They advised schools implement a regular cleaning schedule with emphasis on high-touch surfaces and toys and equipment should be made of materials that can be easily cleaned.
The experts also said efforts should be made to reduce the need to touch surfaces, such as door handles, waste containers, and students should not share food, water bottles, and cutlery.
As for ventilation, schools should try to increase air flow in classrooms by opening windows and improving ventilation systems.
Children with underlying medical conditions, such as immunocompromised states or chronic medical conditions such as cardiac and lung disorders, should continue to go to school, but the guidance advises parents to work with their child’s health-care provider on their specific case.
The group also said that schools should provide special accommodations for medically and behaviourally complex children upon their return to school. School administrators should liaise with parents for a more individualized and smoother return. These students also should be provided with remote learning opportunities should they choose not to return right away.
The SickKids experts recommend schools take a proactive approach to minimize the potential mental health impact for children who are returning to school under very different circumstances.
Due to the pandemic, school enrollments, class selections, and activity registrations may have been mixed up and schools should be extra flexible in these administrative processes to avoid further stress for students and their families, the guidance said.
Students may also be returning to school at different academic levels due to school closures so extra in-school educational support should be provided to teachers and students to help them identify learning gaps and catch up.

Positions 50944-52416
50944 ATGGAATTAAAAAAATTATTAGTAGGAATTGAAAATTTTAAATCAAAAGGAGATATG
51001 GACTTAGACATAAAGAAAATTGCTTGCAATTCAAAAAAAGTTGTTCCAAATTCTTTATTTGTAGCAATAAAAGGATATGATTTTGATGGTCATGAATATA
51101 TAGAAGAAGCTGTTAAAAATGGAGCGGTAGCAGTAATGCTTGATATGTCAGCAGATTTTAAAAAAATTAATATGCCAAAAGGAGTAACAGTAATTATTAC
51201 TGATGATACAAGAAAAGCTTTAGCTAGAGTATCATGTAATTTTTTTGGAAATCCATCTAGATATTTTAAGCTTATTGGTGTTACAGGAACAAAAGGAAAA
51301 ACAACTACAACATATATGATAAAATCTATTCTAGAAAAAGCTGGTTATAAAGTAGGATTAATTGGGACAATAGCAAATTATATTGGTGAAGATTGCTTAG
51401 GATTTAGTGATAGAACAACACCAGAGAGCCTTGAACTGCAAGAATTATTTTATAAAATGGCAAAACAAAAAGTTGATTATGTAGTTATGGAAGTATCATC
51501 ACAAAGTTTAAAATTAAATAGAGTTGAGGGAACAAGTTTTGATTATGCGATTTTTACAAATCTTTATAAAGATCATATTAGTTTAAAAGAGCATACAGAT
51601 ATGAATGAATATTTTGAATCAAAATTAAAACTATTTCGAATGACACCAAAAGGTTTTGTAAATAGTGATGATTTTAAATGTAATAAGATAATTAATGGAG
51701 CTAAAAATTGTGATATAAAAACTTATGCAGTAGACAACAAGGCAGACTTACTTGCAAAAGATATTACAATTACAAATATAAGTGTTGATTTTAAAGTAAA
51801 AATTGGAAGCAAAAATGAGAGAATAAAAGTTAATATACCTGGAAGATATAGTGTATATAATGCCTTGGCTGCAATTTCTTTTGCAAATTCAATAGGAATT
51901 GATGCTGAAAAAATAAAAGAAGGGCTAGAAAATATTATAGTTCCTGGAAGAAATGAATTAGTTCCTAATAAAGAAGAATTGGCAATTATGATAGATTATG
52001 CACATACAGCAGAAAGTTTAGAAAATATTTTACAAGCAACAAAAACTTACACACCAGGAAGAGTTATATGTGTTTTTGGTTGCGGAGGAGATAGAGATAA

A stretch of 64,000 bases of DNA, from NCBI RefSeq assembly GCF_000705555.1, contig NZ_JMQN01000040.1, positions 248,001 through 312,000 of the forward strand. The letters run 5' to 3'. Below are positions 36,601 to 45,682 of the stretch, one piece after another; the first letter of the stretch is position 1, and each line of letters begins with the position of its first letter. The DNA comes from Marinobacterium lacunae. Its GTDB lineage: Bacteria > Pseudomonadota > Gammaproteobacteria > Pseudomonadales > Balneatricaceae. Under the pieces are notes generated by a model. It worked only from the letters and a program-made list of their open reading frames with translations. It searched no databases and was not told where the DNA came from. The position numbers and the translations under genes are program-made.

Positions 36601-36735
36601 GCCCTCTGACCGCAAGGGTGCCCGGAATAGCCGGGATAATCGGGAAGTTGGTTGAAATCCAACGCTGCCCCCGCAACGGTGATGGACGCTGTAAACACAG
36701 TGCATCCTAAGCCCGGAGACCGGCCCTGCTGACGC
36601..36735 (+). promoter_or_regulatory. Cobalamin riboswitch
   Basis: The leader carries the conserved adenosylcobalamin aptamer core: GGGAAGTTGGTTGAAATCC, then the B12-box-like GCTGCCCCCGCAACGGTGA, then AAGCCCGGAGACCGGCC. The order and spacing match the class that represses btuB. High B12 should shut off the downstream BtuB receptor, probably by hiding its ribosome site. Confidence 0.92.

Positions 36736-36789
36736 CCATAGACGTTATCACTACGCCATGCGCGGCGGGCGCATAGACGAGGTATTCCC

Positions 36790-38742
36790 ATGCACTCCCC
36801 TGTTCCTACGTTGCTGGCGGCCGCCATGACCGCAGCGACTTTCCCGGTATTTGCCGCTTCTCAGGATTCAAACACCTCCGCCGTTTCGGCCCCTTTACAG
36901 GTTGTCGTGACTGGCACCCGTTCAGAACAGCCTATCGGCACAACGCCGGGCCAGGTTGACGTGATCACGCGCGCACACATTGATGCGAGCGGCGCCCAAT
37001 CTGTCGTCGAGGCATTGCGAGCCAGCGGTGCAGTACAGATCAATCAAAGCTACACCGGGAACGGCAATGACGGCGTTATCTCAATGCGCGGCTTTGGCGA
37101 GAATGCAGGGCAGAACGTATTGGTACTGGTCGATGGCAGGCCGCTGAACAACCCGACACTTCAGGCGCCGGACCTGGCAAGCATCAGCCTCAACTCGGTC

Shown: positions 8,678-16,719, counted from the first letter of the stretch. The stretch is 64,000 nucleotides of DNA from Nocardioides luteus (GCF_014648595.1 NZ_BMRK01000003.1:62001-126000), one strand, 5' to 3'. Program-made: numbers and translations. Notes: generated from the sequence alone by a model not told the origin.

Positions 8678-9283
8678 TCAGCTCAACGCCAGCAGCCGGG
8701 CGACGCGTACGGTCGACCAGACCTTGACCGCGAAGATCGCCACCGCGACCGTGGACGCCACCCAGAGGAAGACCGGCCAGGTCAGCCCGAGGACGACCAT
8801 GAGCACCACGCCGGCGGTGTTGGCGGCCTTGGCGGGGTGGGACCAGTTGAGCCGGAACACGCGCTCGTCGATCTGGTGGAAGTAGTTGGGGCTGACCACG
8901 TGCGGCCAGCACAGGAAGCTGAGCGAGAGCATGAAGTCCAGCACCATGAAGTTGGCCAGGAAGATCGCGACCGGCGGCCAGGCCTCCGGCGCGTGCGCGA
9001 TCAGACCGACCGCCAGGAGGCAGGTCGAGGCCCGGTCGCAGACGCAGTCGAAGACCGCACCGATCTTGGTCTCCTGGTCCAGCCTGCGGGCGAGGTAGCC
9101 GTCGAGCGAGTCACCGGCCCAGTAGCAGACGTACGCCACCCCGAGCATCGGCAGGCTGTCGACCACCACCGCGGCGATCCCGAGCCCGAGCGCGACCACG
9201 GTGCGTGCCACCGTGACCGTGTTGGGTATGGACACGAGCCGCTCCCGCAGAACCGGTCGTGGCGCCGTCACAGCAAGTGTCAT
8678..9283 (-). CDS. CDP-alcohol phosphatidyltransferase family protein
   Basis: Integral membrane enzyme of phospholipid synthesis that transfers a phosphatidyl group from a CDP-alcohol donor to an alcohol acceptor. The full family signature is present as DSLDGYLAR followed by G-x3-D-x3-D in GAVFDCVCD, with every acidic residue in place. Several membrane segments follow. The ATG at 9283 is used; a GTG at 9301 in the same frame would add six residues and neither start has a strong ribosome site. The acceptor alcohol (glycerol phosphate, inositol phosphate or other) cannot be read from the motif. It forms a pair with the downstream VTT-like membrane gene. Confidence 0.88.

Finally, the advisory group said that it should be expected that some children and youth may experience increased stress and anxiety due to the pandemic. What’s more, physical distancing measures and school closures may have exacerbated the symptoms of students who already have mental health conditions, such as anxiety, depression, and substance abuse.
That’s why schools should provide accessible mental health support services for students, including for diverse groups and at-risk populations, the recommendations said.
Dr. Daphne Korczak, a child and youth psychiatrist at SickKids, said schools should attempt to communicate their reopening plans to students and their families as much as possible before they return to relieve some of their anxiety and uncertainty about what the coming school year will look like.
“Being able to provide information to families as far in advance as possible will be helpful,” she said. “Once parents and kids know what to expect, they’ll be able to prepare themselves and have a greater sense of control over their preparation and their anxiety.”